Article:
Data race detection is a useful dynamic analysis for multithreaded programs that is a key building block in record-and-replay, enforcing strong consistency models, and detecting concurrency bugs. Existing software race detectors are precise but slow, and hardware support for precise data race detection relies on assumptions like type safety that many programs violate in practice.
We propose PARSNIP, a fully precise hardware-supported data race detector. PARSNIP exploits new insights into the redundancy of race detection metadata to reduce storage overheads. PARSNIP also adopts new race detection metadata encodings that accelerate the common case while preserving soundness and completeness. When bounded hardware resources are exhausted, PARSNIP falls back to a software race detector to preserve correctness. PARSNIP does not assume that target programs are type safe, and is thus suitable for race detection on arbitrary code.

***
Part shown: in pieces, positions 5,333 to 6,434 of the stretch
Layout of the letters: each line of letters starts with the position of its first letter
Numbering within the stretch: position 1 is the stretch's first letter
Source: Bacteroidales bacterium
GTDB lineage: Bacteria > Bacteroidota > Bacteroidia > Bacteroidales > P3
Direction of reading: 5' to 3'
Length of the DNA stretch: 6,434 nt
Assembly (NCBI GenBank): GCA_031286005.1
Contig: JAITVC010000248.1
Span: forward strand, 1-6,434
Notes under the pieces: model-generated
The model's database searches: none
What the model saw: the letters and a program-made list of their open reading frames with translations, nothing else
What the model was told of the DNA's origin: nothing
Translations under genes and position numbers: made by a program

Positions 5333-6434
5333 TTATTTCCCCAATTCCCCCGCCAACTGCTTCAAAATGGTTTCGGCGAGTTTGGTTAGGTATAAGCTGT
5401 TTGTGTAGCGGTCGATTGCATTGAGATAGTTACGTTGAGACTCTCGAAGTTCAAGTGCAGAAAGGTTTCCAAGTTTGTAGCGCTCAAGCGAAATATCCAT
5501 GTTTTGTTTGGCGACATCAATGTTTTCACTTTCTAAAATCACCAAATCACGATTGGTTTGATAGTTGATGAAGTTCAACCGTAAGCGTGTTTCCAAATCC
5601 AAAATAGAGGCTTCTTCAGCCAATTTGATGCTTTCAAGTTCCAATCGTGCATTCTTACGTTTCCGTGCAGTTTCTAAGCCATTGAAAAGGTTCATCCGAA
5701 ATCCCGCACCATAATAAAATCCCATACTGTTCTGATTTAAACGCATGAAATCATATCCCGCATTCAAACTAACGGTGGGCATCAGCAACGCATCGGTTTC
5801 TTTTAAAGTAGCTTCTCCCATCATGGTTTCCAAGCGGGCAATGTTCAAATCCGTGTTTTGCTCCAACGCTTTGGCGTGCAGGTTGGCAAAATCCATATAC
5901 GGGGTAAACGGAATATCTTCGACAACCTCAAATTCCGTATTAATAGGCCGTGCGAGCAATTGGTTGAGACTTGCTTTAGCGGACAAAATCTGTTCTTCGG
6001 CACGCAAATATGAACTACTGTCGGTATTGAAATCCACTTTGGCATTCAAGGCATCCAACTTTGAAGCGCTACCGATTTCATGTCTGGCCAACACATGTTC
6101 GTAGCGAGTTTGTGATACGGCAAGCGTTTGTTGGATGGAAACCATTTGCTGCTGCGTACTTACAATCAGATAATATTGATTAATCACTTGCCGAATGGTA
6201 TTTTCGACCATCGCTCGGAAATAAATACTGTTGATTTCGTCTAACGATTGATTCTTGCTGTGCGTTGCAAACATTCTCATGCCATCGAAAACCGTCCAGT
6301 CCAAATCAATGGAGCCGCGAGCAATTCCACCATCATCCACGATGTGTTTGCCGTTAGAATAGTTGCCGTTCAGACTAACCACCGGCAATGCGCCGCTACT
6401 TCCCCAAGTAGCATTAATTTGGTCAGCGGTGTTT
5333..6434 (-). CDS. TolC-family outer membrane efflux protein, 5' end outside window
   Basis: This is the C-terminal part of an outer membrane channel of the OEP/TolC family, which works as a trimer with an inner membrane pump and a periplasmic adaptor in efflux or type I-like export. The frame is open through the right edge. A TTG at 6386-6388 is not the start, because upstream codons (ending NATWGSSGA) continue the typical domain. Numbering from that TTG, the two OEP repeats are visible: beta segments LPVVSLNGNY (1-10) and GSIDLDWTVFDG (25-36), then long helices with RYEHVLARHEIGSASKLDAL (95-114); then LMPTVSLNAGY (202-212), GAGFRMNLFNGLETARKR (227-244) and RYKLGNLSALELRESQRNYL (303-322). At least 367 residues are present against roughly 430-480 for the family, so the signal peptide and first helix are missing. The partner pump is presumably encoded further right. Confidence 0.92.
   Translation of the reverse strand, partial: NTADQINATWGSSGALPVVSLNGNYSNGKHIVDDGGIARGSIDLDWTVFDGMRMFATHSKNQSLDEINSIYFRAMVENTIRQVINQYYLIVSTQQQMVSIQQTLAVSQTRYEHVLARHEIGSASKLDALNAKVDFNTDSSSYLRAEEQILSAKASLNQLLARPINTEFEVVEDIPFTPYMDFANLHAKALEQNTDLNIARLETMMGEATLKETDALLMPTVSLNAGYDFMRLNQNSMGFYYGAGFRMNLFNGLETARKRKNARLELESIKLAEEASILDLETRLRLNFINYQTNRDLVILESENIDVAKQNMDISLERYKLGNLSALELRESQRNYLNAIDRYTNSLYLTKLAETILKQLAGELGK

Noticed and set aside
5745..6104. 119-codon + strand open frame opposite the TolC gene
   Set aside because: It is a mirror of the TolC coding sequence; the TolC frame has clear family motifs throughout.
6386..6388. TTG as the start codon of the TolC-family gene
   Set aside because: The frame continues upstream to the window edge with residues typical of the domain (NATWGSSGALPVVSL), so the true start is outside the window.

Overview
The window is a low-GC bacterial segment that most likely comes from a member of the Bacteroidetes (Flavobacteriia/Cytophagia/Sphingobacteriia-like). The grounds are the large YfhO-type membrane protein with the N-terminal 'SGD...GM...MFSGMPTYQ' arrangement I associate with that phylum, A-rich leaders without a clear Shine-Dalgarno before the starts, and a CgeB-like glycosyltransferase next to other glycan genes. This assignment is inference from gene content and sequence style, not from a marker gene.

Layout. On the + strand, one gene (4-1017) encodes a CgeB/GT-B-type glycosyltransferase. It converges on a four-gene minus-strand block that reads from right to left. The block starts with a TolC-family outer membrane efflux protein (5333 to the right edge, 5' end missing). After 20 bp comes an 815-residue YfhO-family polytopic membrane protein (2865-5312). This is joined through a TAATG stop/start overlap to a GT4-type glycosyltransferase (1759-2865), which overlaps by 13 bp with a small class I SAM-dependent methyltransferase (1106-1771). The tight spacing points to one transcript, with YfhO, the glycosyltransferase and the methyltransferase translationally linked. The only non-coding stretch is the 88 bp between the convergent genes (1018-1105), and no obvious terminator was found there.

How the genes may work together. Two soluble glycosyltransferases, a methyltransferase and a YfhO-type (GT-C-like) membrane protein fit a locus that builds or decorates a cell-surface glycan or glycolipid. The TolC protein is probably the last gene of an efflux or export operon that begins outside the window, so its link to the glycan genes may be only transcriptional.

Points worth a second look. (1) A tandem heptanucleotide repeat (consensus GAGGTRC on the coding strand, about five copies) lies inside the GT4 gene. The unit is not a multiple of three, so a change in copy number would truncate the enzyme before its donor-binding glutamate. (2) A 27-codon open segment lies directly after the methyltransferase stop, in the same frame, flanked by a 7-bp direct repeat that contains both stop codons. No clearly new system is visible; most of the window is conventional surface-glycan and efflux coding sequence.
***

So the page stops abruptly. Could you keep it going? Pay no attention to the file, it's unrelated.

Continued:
Our evaluation of PARSNIP on several PARSEC benchmarks shows that performance overheads range from negligible to 2.6x, with an average overhead of just 1.5x. Moreover, Parsnip outperforms the state-of-the-art Radish hardware race detector by 4.6x.
Peng, Yuanfeng; Wood, Benjamin P.; and Devietti, Joseph (2017) "PARSNIP: Performant Architecture for Race Safety with No Impact on Precision". In: Proceedings of the 50th Annual IEEE/ACM International Symposium on Microarchitecture (MICRO 2017), Cambridge, MA, USA.